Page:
“There it is,” he says. And then, a careful swallow, “Such clarity, pressed into the moment by the enormity of what’s to come.”

She lifts her sword away, long, straight, harsh light chasing down the edges of it, swirling the basket that guards her fingers lightly gripped about the wire-wrapped hilt. “You startled me,” she says. “That’s all.”

“That’s all?” he says, drawing back as he stands. “That’s all? You pulled steel from the very air. What might you produce if you were, let’s say, alarmed?”

Jo closes her eyes, her sword leaned up and back against a shoulder. “All right,” she says, and opens them. “Thank you,” she says, “Devil, for your apology. The King will be pleased.” And with a shrug she turns and walks away, out between a couple of cabinets. The Devil stands quite still a moment, then, with a shiver, starts forward, “Huntsman!” he cries, heading after.

She’s marching away across the enormous, empty, bright-lit room. “Huntsman!” he cries again. “You cannot do this!”

“Watch me!” she calls back.

“It is a lie!”

“So?” She stops, turns back, “Whatever it is you’re trying to prove, Chazz, nobody gives a damn!” Dropping her arms, her sword held loosely at her side. “Everybody’s, embarrassed – they’re gonna jump all over the slightest chance to get back to business as usual. And one way, or another, I’m gonna give ’em one.” Jabbing a finger at him, across the emptiness. “That is my fucking duty,” she says.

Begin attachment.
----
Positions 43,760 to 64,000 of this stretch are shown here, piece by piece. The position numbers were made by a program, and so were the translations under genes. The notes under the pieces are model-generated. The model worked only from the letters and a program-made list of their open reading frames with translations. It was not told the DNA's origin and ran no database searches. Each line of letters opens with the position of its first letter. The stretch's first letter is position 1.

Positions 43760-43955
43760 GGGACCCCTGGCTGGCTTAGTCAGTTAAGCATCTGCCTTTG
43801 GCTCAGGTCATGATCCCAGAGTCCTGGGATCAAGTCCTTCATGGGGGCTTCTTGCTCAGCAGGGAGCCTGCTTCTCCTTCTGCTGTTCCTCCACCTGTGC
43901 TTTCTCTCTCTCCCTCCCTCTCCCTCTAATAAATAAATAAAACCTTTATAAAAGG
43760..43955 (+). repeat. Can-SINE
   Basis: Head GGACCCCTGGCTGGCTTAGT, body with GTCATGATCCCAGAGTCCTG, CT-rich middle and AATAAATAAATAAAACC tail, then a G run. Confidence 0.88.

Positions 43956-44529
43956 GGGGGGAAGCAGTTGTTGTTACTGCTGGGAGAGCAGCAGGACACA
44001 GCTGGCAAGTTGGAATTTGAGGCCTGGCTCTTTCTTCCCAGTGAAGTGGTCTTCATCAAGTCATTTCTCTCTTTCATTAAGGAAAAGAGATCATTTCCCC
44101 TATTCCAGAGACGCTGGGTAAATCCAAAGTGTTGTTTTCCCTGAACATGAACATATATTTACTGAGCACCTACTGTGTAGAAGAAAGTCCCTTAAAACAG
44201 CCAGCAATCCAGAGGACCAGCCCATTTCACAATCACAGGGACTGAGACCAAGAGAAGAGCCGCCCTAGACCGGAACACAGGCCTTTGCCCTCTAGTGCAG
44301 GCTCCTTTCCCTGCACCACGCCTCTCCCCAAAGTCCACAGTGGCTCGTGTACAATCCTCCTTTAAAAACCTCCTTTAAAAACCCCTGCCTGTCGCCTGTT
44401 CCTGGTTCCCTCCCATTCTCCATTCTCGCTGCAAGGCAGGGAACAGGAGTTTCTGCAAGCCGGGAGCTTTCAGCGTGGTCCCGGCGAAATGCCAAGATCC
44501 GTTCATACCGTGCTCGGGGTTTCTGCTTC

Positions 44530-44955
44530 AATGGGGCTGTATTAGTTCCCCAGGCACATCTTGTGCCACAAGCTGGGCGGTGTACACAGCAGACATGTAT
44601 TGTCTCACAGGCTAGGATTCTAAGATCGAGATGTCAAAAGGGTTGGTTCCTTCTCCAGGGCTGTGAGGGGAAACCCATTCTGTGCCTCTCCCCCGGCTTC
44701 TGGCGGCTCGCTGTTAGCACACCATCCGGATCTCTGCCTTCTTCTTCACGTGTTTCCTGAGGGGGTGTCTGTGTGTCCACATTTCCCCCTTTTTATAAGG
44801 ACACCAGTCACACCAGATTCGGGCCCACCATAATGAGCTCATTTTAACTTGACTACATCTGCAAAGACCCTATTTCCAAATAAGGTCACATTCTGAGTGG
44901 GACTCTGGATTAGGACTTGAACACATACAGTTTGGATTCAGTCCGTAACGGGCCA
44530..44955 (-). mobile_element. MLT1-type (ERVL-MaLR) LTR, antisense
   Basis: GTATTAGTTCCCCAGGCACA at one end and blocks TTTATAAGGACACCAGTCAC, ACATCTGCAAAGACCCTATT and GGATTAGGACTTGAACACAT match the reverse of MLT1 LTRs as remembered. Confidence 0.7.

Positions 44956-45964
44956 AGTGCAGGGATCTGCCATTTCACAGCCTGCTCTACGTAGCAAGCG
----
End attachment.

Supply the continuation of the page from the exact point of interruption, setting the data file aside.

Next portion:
He rushes at her, but stops as she steps back, free hand held up. “I will call you out,” he snarls. “Before court and Queen I will name you a liar. As you love her – as you love her, Huntsman! Think! How it will crush her, to see you as you are!”

And she tips back her head, a shudder of laughter boiling up to a whoop. “You!” she cries. “You don’t know a goddamn thing! About me, about her, about any of this! Not a goddamn thing!” Walking away, turning about again, pointing her sword back at him, “Just say you’re fucking sorry. We’re done.”

“As you love her,” he says, and his brow knits, his eyes blaze, “half so much as I do, strike. Me. Down!”

“No!” she bellows back. Lowering her sword. “You apologize,” she says, “or I go out there,” sword swung back, pointing to those bright front doors, “and tell them all you did. There’s two ways this goes down – that’s it.”

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Paris 1919,” written by John Cale, copyright holder unknown.